At the very time when Elijah feels overwhelmed.
When he feels utterly helpless.
In that moment, God provides just what he needs.
God places in his path, someone or something to minister to him.
I wonder if that's a pattern we see playing out in our lives?
Or are we too busy to notice?
Lets take a moment to think this morning of the ways God speaks to us in the midst of our everyday...
It might be in majestic signs of creation -
Amazing cloud formations, a family of deer at the roadside, a buzzard on a lamp post, a heron by the river, a stunning sunset - all glimpses of God, fleeting, easily missed but glimpses that, when caught, speak into our everyday of the majestic God of creation.
Or what about the angels God places in our path to make the darkness seem brighter - the friend who texts or calls out of the blue, the colleague who pays us a complement, the neighbour who invites us for coffee, the friend who takes the children for an hour and gives us some unexpected breathing space. Humans who, in that moment are angels of God.
Today, whatever our role in life, we can all become overwhelmed at times.
We can all feel the pressure, whatever we choose to do, whatever responsibilities we carry.
In those moments of helplessness, God comes to us, bearing sustenance for the journey.
Sometimes, just enough to take us onto the next stage of the journey.
So it was with Elijah.
Once the angels had fed Elijah, God sent him on another journey - a forty day trek to Mount Horeb.
And there, God met Elijah, not in a great wind, not in an earthquake, not in fire...
But in the sound of silence.
And, in the silence, God's voice came to Elijah.
In the noise and business of our lives today, we face the danger of missing the voice of God in the silence.
If we fail to notice God in creation.
If we don't see the folks around us as angels sent to minister.
How will we ever hear God speaking in a still small voice through the silence?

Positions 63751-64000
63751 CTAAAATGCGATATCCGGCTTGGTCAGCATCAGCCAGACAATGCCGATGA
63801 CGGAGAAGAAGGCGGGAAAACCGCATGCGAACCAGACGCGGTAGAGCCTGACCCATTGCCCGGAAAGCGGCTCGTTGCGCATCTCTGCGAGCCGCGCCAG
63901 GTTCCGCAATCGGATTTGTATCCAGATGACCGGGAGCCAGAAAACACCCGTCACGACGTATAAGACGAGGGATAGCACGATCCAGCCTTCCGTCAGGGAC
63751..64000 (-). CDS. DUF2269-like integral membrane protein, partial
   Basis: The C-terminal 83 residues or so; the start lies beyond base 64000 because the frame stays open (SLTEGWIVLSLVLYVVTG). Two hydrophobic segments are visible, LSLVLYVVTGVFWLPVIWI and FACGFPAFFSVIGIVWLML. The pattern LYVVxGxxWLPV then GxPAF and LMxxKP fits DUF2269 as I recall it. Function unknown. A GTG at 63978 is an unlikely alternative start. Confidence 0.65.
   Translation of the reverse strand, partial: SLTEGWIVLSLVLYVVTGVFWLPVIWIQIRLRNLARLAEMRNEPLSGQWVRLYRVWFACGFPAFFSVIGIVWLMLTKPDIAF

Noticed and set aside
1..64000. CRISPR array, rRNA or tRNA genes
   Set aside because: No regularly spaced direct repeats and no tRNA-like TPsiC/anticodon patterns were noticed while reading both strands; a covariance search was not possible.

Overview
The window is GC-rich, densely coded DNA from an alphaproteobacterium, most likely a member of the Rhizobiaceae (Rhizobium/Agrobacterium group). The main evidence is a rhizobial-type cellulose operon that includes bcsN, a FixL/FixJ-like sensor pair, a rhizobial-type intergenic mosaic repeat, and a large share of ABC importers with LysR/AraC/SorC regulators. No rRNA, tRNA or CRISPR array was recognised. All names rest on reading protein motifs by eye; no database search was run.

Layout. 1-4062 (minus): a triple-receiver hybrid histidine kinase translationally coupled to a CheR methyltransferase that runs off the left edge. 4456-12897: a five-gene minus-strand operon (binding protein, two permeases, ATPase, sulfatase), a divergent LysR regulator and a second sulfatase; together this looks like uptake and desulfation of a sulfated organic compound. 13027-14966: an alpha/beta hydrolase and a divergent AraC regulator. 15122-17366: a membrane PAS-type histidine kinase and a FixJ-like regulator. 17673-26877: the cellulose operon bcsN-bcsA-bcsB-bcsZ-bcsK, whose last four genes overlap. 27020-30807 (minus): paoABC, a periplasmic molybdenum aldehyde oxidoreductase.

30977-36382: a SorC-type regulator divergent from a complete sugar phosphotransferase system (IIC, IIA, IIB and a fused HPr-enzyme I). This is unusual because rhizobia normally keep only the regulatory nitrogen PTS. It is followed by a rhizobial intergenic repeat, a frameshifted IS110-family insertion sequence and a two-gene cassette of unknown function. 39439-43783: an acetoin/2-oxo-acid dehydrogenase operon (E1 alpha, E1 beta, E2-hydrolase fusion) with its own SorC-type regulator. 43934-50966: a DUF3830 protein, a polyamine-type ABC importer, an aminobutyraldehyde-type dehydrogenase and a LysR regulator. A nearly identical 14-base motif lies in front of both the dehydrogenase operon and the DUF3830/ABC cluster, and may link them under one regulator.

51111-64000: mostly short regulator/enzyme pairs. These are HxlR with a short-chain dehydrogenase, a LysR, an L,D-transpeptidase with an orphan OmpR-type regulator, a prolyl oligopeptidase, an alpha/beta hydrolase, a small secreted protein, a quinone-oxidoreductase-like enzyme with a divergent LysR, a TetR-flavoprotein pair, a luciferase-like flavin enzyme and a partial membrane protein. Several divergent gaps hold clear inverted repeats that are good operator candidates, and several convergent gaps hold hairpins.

Often, when ministers get together, its like a competition to see who's the busiest.
Recently, a colleague shared how he had a fear of " dropping the ball".
Of missing something, or failing to turn up somewhere he was supposed to be, simply because he had too much on the go.
That isn't particularly a fear that I have - though I have had nightmares about getting the time wrong for a funeral or a wedding - I check those again and again!
My fear is more that it gets to Sunday worship, which could be considered the end of my working week, or the beginning of a new working week and I quite simply have nothing to say.
Because I've worked flat out- been with people, conducted services, attended meetings, managed staff, dealt with so many concerns, large and small, all important, all deserving of time and energy and care and passion, my fear is that, come Sunday, there is nothing left.
That, in worship, it all comes crashing down.
I know colleagues who are very intentional in setting aside time to prepare for Sunday worship, some who have days that cannot be used for anything other than sermon writing.
Whereas my preparation is sandwiched into quiet - or busy moments.
Snatched from thoughts and inspirations that come unbidden, that pop up here and there as the week moves on.
Fashioned out of the glimpses of God in the week.
Always a work in progress.
And, hopefully, always enough.
The word that God wants proclaimed, sufficient for the day.
It may not be in a beautifully worded sermon.
It may not be in a carefully crafted prayer.
Gods voice comes unbidden, maybe even unwelcome, and certainly when least expected.
As Elijah discovered, not in the great wind, or in the earthquake or in the fire - but in silence.
And silence is something we so rarely experience today, surrounded as we are by noise.
We expect drama - the drama of earthquake, wind and fire, yet God chooses to speak through silence.
May this passage speak to us this day - as God intends.
May we hear the voice of God, however hungry, tired or dejected we feel.
And may it be enough to enable us to carry on with the journey and to hear that still small voice in silence.
Lets listen for God in the silence.